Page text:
MELISSA BLOCK, host:
Whether outside the ballpark or outside the office building, street food goes well beyond the standard hotdog and pretzel, not that there's anything wrong with a good hotdog. Well, each fall in New York, the Vendy Awards honor the best street food. There are five finalists this year. And NPR's Margot Adler went to check them out.
MARGOT ADLER: The Kwik Meal cart on 45th Street and Sixth Avenue doesn't standout in the midtown crowds until you look closer and you notice the lines and the three men inside dressed in white chef's jackets. One of them sporting a chef's hat.
Leslie Pikni(ph) of Harlem says she comes by to get…
Ms. LESLIE PIKNI (New Yorker): Lamb on pita, extra white, extra hot.
ADLER: Lamb on pita, extra white, extra hot.
Ms. PIKNI: Yup.
ADLER: What is extra white mean?
Ms. PIKNI: Extra white sauce and then extra hot sauce. I'm a big foodie here in New York, and I love the fact that, you know, this is only city in the world where you can eat great food cheaply.
ADLER: Mohammed Rahman runs the Kwik Meal cart. He once worked at the late great Russian Tea Room, and he still believes he's holding up the tradition of fine dining.
He describes his food as a mixture of international and continental. And how did he get the idea to have everyone in chef's clothing?
Mr. MOHAMMED RAHMAN (Owner, Kwik Meal): If I see someone, really, they have a good outfit, then maybe I will have a good feeling to eat. This is the reason everybody has the white jackets, a chef's jacket. This is the reason we keep this like a small restaurant.
ADLER: And that's exactly what diners notice, like attorney Kenny Horowitz.
Mr. KENNY HOROWITZ (Attorney): Generally, I don't eat from street carts. It does look clean. It looks like they observe most sanitary procedures that they could in the cart. And I guess, the best thing is I've never gotten sick. I've eaten many, many meals here.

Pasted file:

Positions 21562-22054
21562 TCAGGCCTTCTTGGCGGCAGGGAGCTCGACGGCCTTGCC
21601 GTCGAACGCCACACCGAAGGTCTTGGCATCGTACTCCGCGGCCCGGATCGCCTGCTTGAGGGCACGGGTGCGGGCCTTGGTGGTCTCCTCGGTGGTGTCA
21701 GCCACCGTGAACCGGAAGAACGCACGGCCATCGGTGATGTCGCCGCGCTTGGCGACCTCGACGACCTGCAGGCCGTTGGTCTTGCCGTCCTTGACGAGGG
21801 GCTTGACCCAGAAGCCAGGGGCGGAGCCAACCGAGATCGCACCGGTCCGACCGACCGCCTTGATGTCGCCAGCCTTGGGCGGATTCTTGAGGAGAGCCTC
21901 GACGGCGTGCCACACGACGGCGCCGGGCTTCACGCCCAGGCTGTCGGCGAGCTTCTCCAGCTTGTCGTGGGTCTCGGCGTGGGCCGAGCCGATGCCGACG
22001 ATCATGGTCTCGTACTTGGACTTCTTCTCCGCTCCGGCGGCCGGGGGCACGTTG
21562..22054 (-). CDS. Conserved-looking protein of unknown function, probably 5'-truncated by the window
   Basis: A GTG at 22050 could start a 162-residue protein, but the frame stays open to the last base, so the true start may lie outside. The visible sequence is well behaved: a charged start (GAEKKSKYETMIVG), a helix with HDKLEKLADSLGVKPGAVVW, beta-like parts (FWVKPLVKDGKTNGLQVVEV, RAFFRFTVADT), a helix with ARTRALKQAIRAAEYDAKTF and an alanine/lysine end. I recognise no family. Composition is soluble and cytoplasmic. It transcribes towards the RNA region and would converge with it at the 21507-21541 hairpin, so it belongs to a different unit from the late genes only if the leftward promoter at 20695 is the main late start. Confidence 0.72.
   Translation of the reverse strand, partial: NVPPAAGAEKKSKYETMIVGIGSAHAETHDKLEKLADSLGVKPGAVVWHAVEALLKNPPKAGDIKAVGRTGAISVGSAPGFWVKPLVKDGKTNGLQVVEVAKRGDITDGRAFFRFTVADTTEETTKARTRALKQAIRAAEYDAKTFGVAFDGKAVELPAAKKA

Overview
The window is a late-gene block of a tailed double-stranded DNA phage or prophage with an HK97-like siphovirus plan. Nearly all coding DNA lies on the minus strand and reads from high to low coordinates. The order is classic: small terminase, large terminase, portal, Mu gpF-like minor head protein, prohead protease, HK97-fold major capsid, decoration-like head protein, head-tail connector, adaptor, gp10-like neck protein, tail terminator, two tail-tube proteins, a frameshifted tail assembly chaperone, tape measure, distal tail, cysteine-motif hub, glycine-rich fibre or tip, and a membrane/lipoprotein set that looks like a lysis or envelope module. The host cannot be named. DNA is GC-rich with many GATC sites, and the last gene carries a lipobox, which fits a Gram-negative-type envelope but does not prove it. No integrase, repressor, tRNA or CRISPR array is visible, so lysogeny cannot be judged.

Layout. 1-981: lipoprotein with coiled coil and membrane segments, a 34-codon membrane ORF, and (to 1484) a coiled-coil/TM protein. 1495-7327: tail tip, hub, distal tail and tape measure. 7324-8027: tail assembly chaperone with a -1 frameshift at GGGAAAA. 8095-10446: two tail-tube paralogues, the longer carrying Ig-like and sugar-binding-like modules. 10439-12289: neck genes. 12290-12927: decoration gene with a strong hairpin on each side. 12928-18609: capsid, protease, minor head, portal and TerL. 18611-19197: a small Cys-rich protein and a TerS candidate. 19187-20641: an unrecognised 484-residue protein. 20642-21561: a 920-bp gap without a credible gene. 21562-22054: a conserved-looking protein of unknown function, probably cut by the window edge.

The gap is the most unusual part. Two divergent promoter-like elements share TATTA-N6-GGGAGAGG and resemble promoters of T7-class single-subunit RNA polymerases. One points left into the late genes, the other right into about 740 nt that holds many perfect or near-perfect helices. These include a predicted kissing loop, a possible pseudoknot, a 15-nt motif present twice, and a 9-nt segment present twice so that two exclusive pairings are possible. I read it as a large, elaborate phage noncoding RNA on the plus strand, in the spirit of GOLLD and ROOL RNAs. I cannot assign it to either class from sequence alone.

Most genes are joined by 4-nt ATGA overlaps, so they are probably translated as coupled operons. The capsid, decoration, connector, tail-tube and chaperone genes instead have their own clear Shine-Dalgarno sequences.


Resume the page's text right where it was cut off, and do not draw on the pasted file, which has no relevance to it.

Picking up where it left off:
ADLER: The Kwik Meal cart is one of five finalists up for the Vendys, the Street Food Awards. Others include The Dosa Man who serves up Indian-style crepes in Greenwich Village; a woman near Wall Street offering food from Trinidad and Jamaica; a falafel stand in Astoria, Queens; and this taco vendor on the Upper West Side.
Unidentified Man: (Speaking foreign language)
This stretch of Broadway and 96th Street is largely white and Jewish, but the crowd standing around the Super Taco truck is almost all Latino. A staff of eight people dish out tacos, gorditas and Mexican beverages. Inside the truck, Isidro Perez, the manager, is chopping beef mixed with onions and warming tacos. Unlike Kwik Meal, everyone wears black, but it's clean, and everyone wears gloves.
Alvaro Gonzales(ph) introduces the crew.
Mr. ALVARO GONZALES (Crew, Super Tacos): This is Ciro(ph). I'm Alvaro. The guy over there is Daniel(ph). And then we got Guillermo(ph) in the back, like, making sandwiches. Then we have right here, like, wrapping up everything, Agustina(ph), her name. Vicki(ph), the cashier. And that's our delivery boy, superman Pedro(ph).
ADLER: Whoever heard of a taco truck that delivers?
Mr. GONZALES: Beef, they like chicken, they eat pork. Everything. Everything is good here.
ADLER: Ooh, this is beef? Is this - oh my heavens. That looks beautiful with onions. Oh.
You can even have tacos with goad or tongue, $2 each and you can wash them down with Mexican sodas or the rice and sugar drink known as horchata.
The Vendys takes place this Saturday. And what will winning mean for these street chefs? A few past winners have found their business going up. But back at the Kwik Meal cart, Mohammed Rahman says winning would simply be an affirmation.
Mr. RAHMAN: If I win, it will make me clear that I satisfied the people's expectations.
ADLER: Margot Adler, NPR News, New York.